Potty training a puppy tips

I see you with your bowl of coffee in the morning, eyes half open, barefoot and then it's drama. You feel something wet under your feet and you know it's not your wife who spilled her glass of water.

It has certainly happened to you if you have a puppy to walk in his pee (and I don't mean the rest!). And there is nothing worse to start the day. I know something about it, my dog Uno used to do the same thing (and always near the coffee machine so I don't miss his "pee").

The first time we don't say anything, the second time we grumble inside and the third time we say to ourselves that it's time to act and to educate my puppy.

That's why I'm writing this article today. So I suspect that right now you're looking at your cute puppy, foot in pee and your smartphone in your hand looking for a solution, full of hope, but you're in the right place.

I'm going to give you my tips and tricks for teaching your puppy to be potty trained. These are not tips I found on the net, but just my experience and those of my friends who also managed to make their dogs understand that the toilet is outside!


At what age should potty training begin?

This is a question that comes up a lot. Some people want to start as early as possible (even too early) while others think they should start when their dog is an adult.

Be aware that there is no need to start training before the puppy is two months old. You will be wasting your time.

Why? Simply because during its first weeks of life, the puppy does not know how to hold back, because the control of the sphincters (these are the muscles that allow it to hold back) is not complete.

Around the age of two or three months, he'll understand that he has to do his needs outside the place where he sleeps (thanks to his mother who took him out of the basket so that he could do his needs elsewhere).

He will therefore start by doing his needs in a specific place of the house. Often the same one besides, because the odor of an old pee will attract him. It's only around 4 months that you can start learning.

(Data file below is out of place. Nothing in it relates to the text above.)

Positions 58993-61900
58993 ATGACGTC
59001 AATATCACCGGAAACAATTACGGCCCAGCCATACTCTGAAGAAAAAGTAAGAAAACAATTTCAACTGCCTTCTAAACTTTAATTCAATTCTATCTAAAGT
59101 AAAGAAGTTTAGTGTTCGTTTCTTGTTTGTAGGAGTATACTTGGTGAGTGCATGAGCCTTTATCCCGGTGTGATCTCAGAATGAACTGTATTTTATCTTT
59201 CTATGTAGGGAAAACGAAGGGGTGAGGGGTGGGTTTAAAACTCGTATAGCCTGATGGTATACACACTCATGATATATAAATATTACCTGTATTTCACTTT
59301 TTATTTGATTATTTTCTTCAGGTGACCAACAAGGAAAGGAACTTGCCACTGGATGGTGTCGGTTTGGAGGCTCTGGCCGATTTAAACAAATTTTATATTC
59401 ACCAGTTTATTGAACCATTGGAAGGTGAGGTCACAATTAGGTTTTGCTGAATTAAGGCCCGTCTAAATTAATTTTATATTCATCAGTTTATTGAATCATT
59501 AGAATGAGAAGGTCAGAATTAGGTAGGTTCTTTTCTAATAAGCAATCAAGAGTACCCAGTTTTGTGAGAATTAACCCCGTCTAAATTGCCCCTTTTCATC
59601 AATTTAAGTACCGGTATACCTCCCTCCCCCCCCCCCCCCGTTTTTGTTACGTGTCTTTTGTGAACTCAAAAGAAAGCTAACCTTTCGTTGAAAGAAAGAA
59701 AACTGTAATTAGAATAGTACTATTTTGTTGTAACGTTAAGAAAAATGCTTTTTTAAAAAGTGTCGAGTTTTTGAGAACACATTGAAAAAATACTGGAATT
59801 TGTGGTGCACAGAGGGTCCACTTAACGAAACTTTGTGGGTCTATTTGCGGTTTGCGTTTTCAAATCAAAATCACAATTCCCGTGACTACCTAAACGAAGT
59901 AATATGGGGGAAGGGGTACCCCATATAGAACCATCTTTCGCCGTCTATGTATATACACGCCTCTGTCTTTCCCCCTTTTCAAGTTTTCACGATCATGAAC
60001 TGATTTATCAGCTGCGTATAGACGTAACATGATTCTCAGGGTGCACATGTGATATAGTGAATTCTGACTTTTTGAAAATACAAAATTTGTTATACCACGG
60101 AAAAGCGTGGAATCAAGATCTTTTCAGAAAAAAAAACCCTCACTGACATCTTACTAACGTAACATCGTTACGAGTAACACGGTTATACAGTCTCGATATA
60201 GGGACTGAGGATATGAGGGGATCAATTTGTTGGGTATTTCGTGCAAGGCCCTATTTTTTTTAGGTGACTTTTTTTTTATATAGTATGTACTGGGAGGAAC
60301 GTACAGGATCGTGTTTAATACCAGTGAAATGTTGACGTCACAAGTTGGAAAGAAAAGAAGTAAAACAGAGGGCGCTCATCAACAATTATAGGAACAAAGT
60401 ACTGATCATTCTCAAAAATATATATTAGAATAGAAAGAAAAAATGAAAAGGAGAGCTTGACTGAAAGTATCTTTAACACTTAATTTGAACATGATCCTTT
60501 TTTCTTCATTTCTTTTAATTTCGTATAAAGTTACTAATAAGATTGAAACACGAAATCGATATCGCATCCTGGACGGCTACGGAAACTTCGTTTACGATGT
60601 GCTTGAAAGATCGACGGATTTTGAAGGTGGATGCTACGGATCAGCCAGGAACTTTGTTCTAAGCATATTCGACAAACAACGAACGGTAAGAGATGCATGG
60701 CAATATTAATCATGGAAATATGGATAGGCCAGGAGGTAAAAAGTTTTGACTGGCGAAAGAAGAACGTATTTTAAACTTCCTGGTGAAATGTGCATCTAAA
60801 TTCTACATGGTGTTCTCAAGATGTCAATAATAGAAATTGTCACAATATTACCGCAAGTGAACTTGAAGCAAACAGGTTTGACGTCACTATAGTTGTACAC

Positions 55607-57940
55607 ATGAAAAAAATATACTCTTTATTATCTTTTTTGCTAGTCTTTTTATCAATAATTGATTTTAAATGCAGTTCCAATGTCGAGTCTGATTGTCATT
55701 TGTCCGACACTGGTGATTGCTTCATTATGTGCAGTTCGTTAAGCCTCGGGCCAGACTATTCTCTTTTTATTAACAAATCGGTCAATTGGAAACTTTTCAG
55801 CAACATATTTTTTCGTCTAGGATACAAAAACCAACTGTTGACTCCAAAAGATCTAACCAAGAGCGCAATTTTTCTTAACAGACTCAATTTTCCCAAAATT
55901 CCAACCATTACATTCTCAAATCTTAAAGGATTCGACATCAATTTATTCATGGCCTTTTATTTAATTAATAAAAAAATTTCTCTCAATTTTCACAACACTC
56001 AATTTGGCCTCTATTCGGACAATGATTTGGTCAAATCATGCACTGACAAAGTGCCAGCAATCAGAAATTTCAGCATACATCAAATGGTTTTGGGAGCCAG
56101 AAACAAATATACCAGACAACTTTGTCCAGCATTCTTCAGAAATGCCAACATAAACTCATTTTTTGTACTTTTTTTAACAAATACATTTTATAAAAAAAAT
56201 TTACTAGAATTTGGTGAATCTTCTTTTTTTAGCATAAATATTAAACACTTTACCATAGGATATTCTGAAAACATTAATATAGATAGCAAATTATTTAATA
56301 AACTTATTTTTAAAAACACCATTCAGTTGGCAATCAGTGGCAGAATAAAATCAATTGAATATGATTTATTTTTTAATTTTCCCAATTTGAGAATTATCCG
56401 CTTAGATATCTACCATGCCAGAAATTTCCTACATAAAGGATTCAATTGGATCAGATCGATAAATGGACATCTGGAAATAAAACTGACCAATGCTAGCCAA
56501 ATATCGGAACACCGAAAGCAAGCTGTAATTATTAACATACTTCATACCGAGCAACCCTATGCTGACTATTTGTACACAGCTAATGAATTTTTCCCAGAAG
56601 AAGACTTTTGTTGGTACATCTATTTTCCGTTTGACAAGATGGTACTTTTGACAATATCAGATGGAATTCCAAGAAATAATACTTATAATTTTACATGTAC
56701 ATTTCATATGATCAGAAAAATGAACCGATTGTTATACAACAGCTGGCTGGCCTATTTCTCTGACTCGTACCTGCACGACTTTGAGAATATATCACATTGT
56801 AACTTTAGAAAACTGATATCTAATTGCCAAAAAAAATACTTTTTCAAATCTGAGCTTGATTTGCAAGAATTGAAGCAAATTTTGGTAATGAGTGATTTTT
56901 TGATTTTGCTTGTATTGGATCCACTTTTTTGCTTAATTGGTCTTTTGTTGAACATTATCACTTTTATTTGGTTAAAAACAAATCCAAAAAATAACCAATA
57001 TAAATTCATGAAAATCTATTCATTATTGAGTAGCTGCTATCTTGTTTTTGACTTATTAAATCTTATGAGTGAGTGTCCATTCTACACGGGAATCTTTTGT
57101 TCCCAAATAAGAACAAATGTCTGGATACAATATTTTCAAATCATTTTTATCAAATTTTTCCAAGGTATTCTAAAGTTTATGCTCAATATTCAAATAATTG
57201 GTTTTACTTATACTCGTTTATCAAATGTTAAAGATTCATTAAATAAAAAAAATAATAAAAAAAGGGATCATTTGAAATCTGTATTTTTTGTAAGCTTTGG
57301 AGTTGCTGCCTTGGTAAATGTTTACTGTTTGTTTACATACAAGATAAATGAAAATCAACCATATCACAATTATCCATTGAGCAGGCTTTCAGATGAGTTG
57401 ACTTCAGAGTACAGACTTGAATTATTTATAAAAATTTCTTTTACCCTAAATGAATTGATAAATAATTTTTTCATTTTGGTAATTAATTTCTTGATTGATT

How do you potty train your puppy?

Here we go. Are you ready to learn my tips and tricks? Then let's get started!

The first thing you need to do is simple, but it takes dedication and time on your part. You must take your puppy out very often. Already know that he can't hold himself more than 6 hours. I would advise you to take your puppy out every 2 to 2 1/2 hours during the first weeks.

Especially after a nap, after a game, after meals. This is when puppies usually want to do their business the most. When he has finished his little pee and poo outside, congratulate him and you can even give him a little treat.

You'll see that by taking him out regularly, your puppy won't have the opportunity to do his business inside. That's not bad. And as with all training, it's repetition and patience that will do the rest.

Are you expecting a sequel? There is not. Taking him out often is the only way to teach him to be clean. You will see that as time goes by, he will learn to hold back and wait for you to take him out. It's up to you not to leave him alone for 15 hours without taking him out. If he does his business inside, it won't be his fault, but yours.


Do's and Don'ts

Training a puppy to be housebroken may seem simple, since all you have to do is take him out. But it's not that simple and there are a few dos and don'ts.

If your puppy "forgets", you absolutely should not hit him, shake him or put his nose in his pee as some people say. This is really not to be done, because the only thing you get by doing this is a delay in learning which will make your puppy fearful. He will hide to do his business and your relationship will start off badly. I can guarantee you that this is the wrong way to go.

If you find your puppy has done his business, never clean it up in front of him. He'll think it's a game (yes, he will).

If he does his business in front of you, pick him up and take him outside. You'll see that this will gradually encourage him to go outside to do his business or wait for a walk.

Get into a routine. If you take your dog out every morning after breakfast, at lunchtime before eating, and at night at the same time (or so, don't set your alarm clock), he'll get to know your habits and know when you take him out to do his business. There's nothing like little rituals for a quick but effective learning process.

When you take your puppy out, don't play with him until he has done his business. Otherwise, going out will mean playing with your puppy, not relieving him.

Avoid teaching him to bark when he wants to go outside to do his business, as some people do. You will regret it when he is an adult. Especially if you live in an apartment. You'll see that when he's older and if he wants to go, he'll stand in front of your front door, whimper, paw. This will mean "oh you're taking me out yes".



Training a puppy to be housebroken takes a lot of patience and lots of outings. But you're not done yet. There are plenty of other things you need to teach your puppy. I'm talking about basic commands, of course. You'll see that housebreaking wasn't the most complicated training after all.

But don't worry, you'll get there and you'll start a beautiful story with your puppy.